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March 17, 1914 - Image 1

Resource type:
Text
Publication:
The Michigan Daily, 1914-03-17

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111

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ANN ARBOR, MICHIGAN, TUESDAY, MARCH 17, 1914.

PRICE

* I

SOF

n'

HANGE

orted by Committees
eats at Detroit
Chicago
uld, '14, who played
ine role in "Awaken-
Union opera of two
ke the part of Caro-
odel daughter, in the
a will be presented
rformance tomorrow
.ey theater. This an-
nade yesterday morn
learned that compli-
n, which would pre-
itz, '15, from taking
the rehearsal of the
>n, with his physi-
to fill this place in
ay morning his knee
shape that it would
ible for him to con-

and night to
is experience
1912 produc-
ood stead. He
idnight sons'

EVENTS FOR TODAY
Mr. Frank Leverett lectures to class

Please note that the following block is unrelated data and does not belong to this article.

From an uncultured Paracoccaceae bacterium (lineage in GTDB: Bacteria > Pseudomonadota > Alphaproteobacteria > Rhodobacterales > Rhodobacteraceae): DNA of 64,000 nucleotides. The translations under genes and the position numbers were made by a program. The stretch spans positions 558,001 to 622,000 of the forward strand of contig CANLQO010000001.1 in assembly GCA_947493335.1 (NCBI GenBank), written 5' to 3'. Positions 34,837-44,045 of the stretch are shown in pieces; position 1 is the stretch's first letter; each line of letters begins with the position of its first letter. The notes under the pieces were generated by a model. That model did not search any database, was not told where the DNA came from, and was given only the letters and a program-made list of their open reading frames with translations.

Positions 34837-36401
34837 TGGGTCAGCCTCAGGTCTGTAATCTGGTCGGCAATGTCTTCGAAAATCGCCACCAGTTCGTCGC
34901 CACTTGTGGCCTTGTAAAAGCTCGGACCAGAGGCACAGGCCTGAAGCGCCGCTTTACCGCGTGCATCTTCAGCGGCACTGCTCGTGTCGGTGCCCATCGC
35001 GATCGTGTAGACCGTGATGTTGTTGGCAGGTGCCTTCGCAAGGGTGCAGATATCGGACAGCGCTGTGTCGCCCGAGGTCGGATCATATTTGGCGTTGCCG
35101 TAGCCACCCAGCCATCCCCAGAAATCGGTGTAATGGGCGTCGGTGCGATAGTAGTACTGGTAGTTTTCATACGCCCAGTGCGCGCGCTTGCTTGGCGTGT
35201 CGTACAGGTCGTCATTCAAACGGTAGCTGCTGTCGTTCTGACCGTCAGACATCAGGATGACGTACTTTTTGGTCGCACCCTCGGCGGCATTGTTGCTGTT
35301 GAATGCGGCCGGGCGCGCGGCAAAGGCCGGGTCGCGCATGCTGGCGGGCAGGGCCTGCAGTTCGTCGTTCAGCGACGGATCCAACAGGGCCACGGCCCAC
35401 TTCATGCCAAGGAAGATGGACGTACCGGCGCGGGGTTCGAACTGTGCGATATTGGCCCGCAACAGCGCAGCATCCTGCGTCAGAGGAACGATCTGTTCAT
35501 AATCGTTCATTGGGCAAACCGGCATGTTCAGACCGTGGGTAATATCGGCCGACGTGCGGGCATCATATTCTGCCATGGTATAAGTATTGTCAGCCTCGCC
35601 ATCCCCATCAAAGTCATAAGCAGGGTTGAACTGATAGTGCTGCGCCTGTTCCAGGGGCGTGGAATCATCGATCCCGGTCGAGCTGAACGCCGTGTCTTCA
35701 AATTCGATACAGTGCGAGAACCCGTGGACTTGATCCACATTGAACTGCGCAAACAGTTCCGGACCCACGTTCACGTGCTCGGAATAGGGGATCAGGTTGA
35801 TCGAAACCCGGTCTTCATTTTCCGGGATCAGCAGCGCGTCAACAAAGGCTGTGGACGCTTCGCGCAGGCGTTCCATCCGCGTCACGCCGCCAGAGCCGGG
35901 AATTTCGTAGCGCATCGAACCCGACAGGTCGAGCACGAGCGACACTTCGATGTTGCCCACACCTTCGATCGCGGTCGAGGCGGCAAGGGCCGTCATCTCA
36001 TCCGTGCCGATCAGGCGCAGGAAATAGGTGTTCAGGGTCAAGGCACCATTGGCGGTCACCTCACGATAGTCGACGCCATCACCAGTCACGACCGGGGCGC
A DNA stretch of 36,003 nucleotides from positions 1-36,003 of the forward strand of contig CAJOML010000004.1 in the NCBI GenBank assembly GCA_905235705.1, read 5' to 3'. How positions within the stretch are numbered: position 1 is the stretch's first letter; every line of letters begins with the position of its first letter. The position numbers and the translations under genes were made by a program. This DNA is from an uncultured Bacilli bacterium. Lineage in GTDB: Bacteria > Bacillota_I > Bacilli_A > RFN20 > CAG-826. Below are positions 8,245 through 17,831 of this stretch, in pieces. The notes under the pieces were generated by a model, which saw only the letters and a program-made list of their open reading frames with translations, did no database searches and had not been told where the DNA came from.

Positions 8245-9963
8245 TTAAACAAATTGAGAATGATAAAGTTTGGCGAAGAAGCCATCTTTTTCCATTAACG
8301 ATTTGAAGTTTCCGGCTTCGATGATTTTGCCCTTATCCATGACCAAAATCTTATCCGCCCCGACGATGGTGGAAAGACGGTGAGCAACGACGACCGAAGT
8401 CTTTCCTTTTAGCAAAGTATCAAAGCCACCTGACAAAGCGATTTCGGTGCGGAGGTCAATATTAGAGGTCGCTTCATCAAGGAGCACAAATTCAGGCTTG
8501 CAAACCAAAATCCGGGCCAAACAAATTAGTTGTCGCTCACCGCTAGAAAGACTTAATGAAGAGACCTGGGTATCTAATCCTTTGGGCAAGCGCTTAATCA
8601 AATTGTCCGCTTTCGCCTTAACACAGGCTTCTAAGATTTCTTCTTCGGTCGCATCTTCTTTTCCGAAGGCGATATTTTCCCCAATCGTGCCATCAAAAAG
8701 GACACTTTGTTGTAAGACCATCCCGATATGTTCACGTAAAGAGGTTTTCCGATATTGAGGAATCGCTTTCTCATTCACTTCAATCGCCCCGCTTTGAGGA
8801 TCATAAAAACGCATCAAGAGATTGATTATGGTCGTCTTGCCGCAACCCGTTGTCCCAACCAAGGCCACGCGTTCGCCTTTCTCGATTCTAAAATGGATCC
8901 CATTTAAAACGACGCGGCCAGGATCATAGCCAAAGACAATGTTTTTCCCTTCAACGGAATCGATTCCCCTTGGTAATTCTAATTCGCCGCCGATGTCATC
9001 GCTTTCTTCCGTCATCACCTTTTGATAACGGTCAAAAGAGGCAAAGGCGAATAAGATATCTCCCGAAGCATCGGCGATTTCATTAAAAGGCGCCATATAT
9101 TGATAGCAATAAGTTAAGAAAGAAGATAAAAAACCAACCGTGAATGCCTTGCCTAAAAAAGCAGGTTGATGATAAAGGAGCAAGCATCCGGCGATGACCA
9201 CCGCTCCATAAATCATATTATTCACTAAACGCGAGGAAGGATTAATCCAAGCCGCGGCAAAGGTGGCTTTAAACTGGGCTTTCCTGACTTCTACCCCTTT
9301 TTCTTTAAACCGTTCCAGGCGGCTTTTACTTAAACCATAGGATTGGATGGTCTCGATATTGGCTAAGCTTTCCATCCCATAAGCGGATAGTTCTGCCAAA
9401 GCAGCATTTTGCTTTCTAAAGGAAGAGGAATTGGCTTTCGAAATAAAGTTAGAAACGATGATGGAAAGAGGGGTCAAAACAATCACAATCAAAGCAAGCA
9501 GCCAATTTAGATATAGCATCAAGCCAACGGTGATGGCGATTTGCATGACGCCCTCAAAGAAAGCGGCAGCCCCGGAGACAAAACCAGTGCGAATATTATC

in geology 20, 7:00 o'clock.
Twilight recital by Earl V. Moore, '12,
Hill auditorium, 4:15 o'clock.
Prof. Moses Gomberg speaks in room
151, chemistry building, 4:15 o'clock.
EVENTS OF TOMORROW
Michigan Union opera, Whitney thea-
ter, 8:15 o'clock.
Public students' recital, Frieze memo-
rial hall, 4:15 o'clock.
Prof. John R. Allen speaks in New-
berry hall, 7:15 o'clock.
Prof. C. 0. Davis to Attend Convention
Prof. C. O. Davis, of the education
department, left yesterday for Chica-
go, 'where he will he will spend the
week attending a convention of the
North Central Association of Colleges
and Secondary Schools.
Ritter Challenges for Billiard Title
I. S. Ritter, '16L, has challenged C.
E. Lehr, '14L, for the university bIl-
liard title. They will play three 300
point games, one this afternoon, one
tomorrow, and one Thursday.
CAST LISTS FOR
PAGEANT OPENED
Eligibility Troubles Committee; Re-
hearsals to Begin After
Vacation
ROLES TO BE CHOSEN LATER
With the opening. of the cast lists
for signature yesterday, initial steps
were taken by the executive, commit-
tees for the productioii of the Joan of
Arc pageant on May 21. A large num-
ber of senior women responded to the
call for candidates, and Prof. H. A.
lenyon expressed himself well pleas-
ed with the first day's results. To-
morrow the senior men are to sign for
parts in the cast of the pageant, fol-
lowed by the junor women.
A definite announcement of the final
selections for the title roles in the pa-
geant will not be made until shortly
after spring vacation, nor will the first